I wasn't trying to say that eating cat litter was entirely harmless, just that the silica kind was less dangerous than some of the other kinds S. could be eating. He does just chew on the little bits that come out of the box, so not anything that is too contaminated. I do everything I can to keep him from eating the stuff. I sweep all the time, and keep the litter box in a closed closet, and then baby-gate off that entire room most of the time. Our cats are indoor only and are kept as healthy as possible.
Interestingly, I've lived around cats since I was little, including a bunch of semi-feral ones when we lived in El Paso, and I had a toxoplasmosis antibody test done after my first pregnancy. It was negative. Might account for why I am not very outgoing and friendly (toxoplasmosis apparently causes women to become more outgoing and friendly, and men to become more jealous and suspicious). Supposedly about 40% of the world population is infected.
There is a huge lag from paper to popular knowledge.
This taxoplasmosis conversation is SO interesting! I now I have one more things to add to my list of things to worry about. I caught Kai with cat poop in his mouth when he was a baby playing in a sandbox. I had his tested for worms but that was it. It wasn't easy to get that test. This was the pedi that told me to feed him more junk food with a laugh when I brought him in for lack of growth and had a food diary. When I requested the worm test, Kai was jumping on the little couch in the dr office and dr said, "Now that's not a boy with worms!" and only ordered the test for Savana. As if worms presents itself that way.
Is there treatment for it if you have it?
I heard the report about toxoplasmosis as well. I grew up around all kinds of kitties (feral and indoor/tame) and tested negative when I was pregnant with Abbey too.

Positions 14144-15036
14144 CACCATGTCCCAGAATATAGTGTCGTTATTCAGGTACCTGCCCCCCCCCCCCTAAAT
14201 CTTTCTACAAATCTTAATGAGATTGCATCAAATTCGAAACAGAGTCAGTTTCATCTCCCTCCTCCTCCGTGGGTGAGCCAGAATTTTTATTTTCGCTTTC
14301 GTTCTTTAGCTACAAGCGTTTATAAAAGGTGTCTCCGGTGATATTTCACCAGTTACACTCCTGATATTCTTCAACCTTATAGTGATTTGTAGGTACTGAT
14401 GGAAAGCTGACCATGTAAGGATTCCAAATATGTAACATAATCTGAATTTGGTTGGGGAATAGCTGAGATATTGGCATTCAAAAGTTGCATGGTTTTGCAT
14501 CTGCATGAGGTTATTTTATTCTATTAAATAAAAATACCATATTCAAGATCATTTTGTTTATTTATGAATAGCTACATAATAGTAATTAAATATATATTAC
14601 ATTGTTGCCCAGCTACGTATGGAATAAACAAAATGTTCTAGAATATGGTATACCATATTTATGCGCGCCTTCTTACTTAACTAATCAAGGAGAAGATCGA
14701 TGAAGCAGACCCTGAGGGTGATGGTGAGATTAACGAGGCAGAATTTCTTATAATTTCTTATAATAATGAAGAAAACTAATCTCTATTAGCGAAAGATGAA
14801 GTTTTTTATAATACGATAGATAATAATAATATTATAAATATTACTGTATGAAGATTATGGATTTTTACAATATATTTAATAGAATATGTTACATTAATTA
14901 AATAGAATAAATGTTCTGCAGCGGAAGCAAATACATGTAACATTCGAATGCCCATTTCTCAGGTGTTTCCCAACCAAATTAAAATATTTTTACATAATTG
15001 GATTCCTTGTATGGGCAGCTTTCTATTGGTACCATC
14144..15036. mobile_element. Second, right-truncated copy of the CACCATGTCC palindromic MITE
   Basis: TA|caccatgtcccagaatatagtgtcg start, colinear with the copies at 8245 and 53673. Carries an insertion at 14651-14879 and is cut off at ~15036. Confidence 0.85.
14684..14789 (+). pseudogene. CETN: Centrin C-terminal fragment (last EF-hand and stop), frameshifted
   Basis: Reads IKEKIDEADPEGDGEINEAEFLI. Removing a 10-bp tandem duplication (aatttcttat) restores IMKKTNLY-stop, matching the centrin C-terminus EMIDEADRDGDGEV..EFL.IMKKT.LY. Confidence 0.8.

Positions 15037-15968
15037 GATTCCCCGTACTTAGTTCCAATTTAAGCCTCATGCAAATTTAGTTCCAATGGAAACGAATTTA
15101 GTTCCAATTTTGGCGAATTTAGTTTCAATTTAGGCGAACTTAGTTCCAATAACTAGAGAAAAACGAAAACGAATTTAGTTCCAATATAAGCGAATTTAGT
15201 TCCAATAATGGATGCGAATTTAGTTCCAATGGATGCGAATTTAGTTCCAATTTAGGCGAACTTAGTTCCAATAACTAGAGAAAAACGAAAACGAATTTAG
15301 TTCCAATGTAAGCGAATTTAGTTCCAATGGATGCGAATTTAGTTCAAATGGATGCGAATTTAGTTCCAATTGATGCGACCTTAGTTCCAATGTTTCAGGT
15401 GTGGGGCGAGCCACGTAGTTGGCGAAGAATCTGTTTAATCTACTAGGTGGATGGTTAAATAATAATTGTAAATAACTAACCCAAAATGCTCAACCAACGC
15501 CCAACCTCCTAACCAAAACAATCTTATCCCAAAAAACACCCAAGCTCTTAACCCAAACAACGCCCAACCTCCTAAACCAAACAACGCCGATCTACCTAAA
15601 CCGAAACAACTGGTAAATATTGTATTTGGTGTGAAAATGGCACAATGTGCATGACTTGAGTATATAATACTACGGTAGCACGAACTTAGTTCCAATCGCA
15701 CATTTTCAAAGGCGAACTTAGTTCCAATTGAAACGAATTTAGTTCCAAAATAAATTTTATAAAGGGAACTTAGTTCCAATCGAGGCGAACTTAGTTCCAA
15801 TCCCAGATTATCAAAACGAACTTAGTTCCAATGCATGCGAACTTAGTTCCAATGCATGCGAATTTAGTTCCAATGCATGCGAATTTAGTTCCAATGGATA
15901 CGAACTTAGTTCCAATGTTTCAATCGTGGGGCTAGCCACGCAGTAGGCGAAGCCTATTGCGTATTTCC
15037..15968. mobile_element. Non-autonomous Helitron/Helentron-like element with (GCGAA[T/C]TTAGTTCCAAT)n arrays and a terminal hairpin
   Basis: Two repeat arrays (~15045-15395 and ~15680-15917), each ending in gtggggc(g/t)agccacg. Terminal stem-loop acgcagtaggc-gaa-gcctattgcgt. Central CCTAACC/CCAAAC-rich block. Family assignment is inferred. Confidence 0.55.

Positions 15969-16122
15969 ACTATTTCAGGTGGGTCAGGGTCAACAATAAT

There are quite a few connections between specific bacterial infections and long term neurological disorders, which has made me wonder if the overuse of antibiotics and the increase in emotional disorders like anxiety and depression are related.
Nothing much going on here, still pregnant, no real signs of labor. Myles, I called you back! Call me when you get a chance.
Chrissy, I have my girls on Taste of the Wild. It's not sold at petsmart or petco though. I get mine at a local animal store. it's definitely cheaper than Orijen and EVO....it's actually on par with what we were paying for Eukenuba. I want to say something around $30-35 for the 30 lb bag. I have been pretty happy with it and the girls really like it.
Yeah I was looking at EVO for a while but decided against that one because the calories were higher per cup. Cosmo is needing to lose some weight so I went with taste of the wild instead. Plus it was for all life stages so I could have my puppy and Cosmo on the same thing.....trying to feed them different foods was a nightmare. Now I just put it in the dish and they take turns eating it. We have been doing the wetlands one with duck and turkey and quail. I would be willing to drive a bit for it....a 30 lb bag seems to last 6-8 weeks for both dogs. Cosmo is just over 30 lbs and Molly is probably lower 20's. They get 2.5 to 2.75 cups a day total for both of them...split over the day. Missy is probably about in their size range so a bag that size would probably last almost twice as long.
Oh and we definitely noticed smaller firmer poos on Taste of the Wild. Especially in the puppy as she doesn't get people food. Cosmo does get some as it's the only way to get her seizure meds in her. Before we had Cosmo on science diets weight loss version and the poor girl was always going potty and it soft, smelly and huge....TMI but it sucked picking that up out of the litter box. And she didn't even lose any weight on it.
TOTW is a good food. BUT, it's manufactured by Diamond, and I've finally stopped buying any foods that are either theirs, or manufactured in their facilities. There have just been too many recalls on Diamond products and those manufactured in their facilities, and given that I have old dogs, I'm unwilling to take any chances.